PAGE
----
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To party, or not to party

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It must be the summer. In the holiday vacuum the argument of party politics has surfaced again prompted by a colourfully worded post on an internet forum by Jersey senator Stuart Syvret.

It must be the summer. In the holiday vacuum the argument of party politics has surfaced again prompted by a colourfully worded post on an internet forum by Jersey senator Stuart Syvret

The response to Senator Stuart Syvret's diatribe locally was pretty much as expected from the usual suspects who will die in the trenches to protect consensus government – which is, after all, the Guernsey way.

Now the Syvret argument goes along the lines that neither system is perfect – but with party politics you have the lesser of two evils.

And in some ways he is right.

People frown on personality politics, but that is pretty much all the electorate has to base their votes on in a general election at the moment.

All manifestos follow pretty similar paths, promising better education and health facilities, a crackdown on crime, support for the environment and a healthy economy.

Nothing too outrageous, or too detailed, and certainly no promises, because with 47 individuals you could never be sure to keep them.

Under a party political system you should at least know for what you are voting, what the guiding principles will be, and expect to see them enacted because the membership will have a majority.

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It is an attractive starting point, and one that means accountability even within the party itself which can oust members.

And it would allow for an easier introduction to island-wide voting, that anathema which many support but have yet to find a satisfactory way of implementing.

Even policy formation and leadership might benefit as the party system allows a better forum.

But there are plenty of reasons to believe party politics will never, or at least not for a few generations, take hold in Guernsey.

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There is simply too little appetite for it, for whatever reason, among the electorate or politicians.

The flirtation with party politics across the Channel Islands has rarely proven successful or sustained in modern times, although Jersey has a bit more history with it.

Since the war they have had the left-wing Democratic Movement and its more successful opposition, the Progressive Party, which, after its initial success, faded by default into a government of key personalities.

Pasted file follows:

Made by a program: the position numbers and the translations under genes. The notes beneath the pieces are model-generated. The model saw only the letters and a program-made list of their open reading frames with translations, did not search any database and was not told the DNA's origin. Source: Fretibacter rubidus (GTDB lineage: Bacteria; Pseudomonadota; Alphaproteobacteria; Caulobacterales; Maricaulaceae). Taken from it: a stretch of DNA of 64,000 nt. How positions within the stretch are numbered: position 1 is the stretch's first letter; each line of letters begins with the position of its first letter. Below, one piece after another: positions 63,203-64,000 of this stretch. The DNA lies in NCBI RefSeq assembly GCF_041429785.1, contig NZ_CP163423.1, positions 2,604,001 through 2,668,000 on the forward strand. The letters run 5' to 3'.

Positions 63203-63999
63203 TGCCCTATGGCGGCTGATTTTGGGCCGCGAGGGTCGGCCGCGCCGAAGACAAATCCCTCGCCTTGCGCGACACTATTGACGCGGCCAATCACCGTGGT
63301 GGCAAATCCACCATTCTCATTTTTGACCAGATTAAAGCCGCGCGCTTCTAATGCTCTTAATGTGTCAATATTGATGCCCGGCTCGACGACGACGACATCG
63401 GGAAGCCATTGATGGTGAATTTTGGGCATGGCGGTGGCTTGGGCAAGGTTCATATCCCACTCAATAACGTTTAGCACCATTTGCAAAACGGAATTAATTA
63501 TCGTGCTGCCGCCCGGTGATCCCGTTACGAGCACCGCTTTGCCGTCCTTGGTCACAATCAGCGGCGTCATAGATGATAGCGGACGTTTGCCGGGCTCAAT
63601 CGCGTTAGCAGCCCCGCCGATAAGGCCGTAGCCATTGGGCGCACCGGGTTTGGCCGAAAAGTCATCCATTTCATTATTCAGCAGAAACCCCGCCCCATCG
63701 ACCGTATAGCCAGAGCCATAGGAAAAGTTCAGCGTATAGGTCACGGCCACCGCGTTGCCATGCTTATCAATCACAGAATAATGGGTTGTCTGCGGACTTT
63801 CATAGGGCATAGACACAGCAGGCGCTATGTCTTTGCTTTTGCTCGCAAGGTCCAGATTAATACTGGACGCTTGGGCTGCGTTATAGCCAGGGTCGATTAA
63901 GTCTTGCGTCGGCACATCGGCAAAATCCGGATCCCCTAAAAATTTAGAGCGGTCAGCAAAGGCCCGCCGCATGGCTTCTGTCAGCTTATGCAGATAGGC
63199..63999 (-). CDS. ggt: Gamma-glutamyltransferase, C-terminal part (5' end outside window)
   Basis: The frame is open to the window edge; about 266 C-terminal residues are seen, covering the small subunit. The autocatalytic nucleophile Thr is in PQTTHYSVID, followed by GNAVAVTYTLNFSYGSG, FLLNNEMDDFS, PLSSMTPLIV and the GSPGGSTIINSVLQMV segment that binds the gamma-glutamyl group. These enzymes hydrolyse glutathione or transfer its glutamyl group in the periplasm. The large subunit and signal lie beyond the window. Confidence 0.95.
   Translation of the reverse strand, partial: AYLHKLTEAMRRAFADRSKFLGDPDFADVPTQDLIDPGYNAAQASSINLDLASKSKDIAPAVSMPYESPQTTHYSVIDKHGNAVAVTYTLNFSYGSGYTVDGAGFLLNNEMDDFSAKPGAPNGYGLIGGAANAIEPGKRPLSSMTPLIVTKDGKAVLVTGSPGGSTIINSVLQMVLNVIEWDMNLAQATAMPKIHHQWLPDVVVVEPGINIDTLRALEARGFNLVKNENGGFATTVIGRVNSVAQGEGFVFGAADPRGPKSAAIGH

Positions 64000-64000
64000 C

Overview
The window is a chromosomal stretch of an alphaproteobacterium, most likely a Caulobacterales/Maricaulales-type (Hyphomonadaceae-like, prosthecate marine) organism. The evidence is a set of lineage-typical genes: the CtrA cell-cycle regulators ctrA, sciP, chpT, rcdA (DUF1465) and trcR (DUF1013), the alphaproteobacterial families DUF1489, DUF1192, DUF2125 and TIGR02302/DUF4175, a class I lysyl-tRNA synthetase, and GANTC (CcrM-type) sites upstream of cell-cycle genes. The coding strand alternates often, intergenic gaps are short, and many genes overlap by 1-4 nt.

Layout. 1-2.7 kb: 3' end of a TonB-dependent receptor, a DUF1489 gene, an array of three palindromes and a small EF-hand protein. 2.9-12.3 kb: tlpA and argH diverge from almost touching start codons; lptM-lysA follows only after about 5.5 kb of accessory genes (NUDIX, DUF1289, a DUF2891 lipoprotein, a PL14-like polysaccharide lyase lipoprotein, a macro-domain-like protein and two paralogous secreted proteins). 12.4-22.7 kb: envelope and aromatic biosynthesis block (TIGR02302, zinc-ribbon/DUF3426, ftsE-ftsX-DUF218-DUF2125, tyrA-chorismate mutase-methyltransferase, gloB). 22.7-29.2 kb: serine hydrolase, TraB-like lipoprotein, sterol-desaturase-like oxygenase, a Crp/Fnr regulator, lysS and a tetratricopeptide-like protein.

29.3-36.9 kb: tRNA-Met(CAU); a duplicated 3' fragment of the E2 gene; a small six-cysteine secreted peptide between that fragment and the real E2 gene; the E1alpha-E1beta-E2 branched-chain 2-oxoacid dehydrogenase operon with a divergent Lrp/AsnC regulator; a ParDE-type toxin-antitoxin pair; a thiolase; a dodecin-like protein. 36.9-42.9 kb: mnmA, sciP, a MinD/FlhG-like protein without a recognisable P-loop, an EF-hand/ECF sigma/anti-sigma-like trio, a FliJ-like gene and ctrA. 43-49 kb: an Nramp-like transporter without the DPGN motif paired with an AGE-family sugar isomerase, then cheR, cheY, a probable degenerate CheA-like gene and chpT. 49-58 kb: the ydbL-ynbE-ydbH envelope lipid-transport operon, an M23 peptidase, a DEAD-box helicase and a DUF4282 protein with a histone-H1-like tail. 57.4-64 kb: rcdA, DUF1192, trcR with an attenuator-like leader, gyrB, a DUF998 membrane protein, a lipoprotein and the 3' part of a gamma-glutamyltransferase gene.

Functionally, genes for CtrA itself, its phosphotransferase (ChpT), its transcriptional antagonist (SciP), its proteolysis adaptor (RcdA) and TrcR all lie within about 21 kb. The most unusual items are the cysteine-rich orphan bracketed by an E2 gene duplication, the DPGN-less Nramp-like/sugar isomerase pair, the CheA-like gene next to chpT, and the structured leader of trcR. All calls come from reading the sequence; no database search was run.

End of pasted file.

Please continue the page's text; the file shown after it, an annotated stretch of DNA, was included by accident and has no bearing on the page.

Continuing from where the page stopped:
Out of the ashes of the Democratic Movement came the Jersey Labour Party, there was also the Jersey Independent Labour Party, but it never really caught hold.

The Communist Party did have one successful candidate in 1966 – and more recently the Jersey Democratic Alliance and the Centre Party came and faded.

In Guernsey , three Labour Group candidates – Percy Rumens, Reg Hamblen and William (Bill) Forman – all got in, but it appears to have been a flash in the pan.

Those people who do back party politics sometimes fail to see that there needs to be a grounding for it to take hold.

Parties form out of a large groundswell of common opinion, not just a few like-minded people sitting around a table.

In recent times think of UKIP or the Scottish Nationalists.

We do see alliances in the States, for instance Deputies John Gollop and Rhoderick Matthews often work together, increasingly joined by David De Lisle.

In the old House there was talk of the Roffey and Falla wings, but nothing stronger than that.

Or we have the zero-10 and zero-20 camps.

But the lines of opposition are not firm or particularly long-lasting on political principles, even if they can be personally.

Look across the water. In Alderney there was Vision Alderney, now in Sark there is a Common Sense Alliance for Sark – both stress they are not political parties despite the whiff, perhaps because it is so unpopular.

One of the major concerns of those anti-party politics is the fear that cabinet government is an inevitable consequence.

Indeed it could drift that way.

The successful party at a general election would inevitably look to fill all the posts with its members, shutting out others from central policy formation, at least if it had a clear majority of seats.

Oppositional politics would be the reaction – not the genteel way of the past.

But then take on board the Barack Obama argument that politicians should be able to disagree about policy without getting personal or questioning someone's patriotism, and ask yourself if having clearly set out positions is such a bad thing.

It is an ongoing battle to engage people in politics and the question of party politics and its role in that should never be sidelined, even if you do have to whisper about it in case you are overheard.?

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